{¶ 6} In their first assignment of error, the Shahs argue that the trial court erred by misapplying the doctrine of merger by deed.   The Shahs are correct.

 De Novo Review

 {¶ 7} Before analyzing this assignment of error, we note that this court ordinarily reviews a trial court's ruling on objections to a magistrate's decision under an abuse-of-discretion standard of review.1  But because this appeal presents a question of law only, i.e., contract interpretation, we review the assigned error de novo.2

Merger by Deed

 {¶ 8} “Merger by deed” is a canon of construction that aids courts in determining what the true intent of the parties to a real estate transaction was at the time of a sale.3  It provides that whenever a deed is delivered and accepted without qualification under a sales contract for real property, the contract is merged into the deed and is essentially extinguished.4

 {¶ 9} If this applied here, we would only look to the deed to determine what had been conveyed.   But there are exceptions to this general rule.   In Reid v. Sycks,5 the Ohio Supreme Court acknowledged that a provision in a sales contract relating to the amount of land to be conveyed did not “merge” upon acceptance and delivery of the deed.   By analogy, we hold here that a provision in a sales contract pertaining to the conveyance of an easement was not extinguished at the time the deed was conveyed.   Therefore, under Reid (and more recent case law 6 ), the contract and the deed were both a part of the sales contract, and they must be examined together to ascertain the parties' intent.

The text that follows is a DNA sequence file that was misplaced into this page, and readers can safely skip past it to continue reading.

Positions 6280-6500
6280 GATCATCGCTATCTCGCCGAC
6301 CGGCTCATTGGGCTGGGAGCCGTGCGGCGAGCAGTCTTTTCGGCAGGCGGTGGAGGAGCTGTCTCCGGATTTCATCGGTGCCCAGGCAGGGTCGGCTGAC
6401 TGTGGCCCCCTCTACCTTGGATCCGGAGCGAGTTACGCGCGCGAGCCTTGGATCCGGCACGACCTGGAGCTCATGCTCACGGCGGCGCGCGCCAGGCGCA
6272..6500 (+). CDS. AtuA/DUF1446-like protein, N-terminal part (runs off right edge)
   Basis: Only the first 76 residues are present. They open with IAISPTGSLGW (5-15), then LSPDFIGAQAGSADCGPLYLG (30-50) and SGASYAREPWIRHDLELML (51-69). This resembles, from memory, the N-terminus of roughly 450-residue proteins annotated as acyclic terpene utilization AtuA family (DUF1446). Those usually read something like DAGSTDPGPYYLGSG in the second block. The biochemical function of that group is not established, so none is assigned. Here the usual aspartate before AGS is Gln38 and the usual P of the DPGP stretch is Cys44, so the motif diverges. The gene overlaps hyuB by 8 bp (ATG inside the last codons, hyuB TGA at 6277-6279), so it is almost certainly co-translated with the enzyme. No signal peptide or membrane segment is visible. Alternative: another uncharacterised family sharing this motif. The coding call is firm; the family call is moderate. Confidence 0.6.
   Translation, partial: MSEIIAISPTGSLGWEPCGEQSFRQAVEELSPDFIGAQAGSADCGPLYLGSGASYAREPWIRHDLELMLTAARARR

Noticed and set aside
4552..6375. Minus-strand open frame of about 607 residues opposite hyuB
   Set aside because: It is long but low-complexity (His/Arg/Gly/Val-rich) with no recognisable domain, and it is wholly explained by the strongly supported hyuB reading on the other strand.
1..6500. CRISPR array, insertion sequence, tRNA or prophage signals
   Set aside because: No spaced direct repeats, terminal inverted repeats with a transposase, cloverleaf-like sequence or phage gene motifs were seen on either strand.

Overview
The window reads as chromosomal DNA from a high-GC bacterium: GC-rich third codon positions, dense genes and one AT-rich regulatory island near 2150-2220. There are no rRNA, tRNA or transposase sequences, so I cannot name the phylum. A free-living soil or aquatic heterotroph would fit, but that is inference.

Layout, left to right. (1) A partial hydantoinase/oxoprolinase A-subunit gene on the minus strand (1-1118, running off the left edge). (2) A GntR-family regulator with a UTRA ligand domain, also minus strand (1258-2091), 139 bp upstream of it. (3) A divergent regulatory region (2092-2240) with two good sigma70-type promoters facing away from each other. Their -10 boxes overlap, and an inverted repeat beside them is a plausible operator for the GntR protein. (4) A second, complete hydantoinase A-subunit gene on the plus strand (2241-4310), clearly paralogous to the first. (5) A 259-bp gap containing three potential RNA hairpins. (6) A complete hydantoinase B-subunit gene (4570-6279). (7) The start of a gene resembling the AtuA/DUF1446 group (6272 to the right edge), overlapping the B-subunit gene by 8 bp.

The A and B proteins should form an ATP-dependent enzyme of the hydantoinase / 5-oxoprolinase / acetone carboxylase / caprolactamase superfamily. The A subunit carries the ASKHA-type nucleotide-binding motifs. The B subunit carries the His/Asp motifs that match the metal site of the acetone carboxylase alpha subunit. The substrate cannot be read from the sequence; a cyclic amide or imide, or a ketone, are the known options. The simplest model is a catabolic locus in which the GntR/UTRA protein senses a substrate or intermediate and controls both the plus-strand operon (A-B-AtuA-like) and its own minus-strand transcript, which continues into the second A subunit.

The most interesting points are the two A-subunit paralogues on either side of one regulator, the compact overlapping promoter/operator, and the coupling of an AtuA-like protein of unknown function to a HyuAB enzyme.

The Deed Refers to the Driveway Easement

 {¶ 10} Here, the provision in the sales contract specifically referring to the deed stated that it was free of all easements “except as otherwise provided  herein.”   The contract also stated that the parties would be bound by “restrictions of record” and by matters “specifically permitted in this agreement.”   We presume that the Shahs and the Smiths intended to be bound by this language since they chose to use it in their sales contract.7  As we have already noted, the deed to 8025 Beech Ave. was a part of the sales contract.   The deed refers to the driveway easement.   We therefore hold that the parties intended that an easement run with the land.   This assignment of error is sustained.

Another Merger Doctrine

 {¶ 11} The Shahs' second assignment of error challenges the trial court's application of the “doctrine of merger by ownership.”   This merger doctrine provides that “a servitude may not be impressed upon an estate of another estate when both estates are owned by the same person.” 8  Thus, an easement is extinguished by merger when the dominant and servient tenements come into the ownership of the same party.9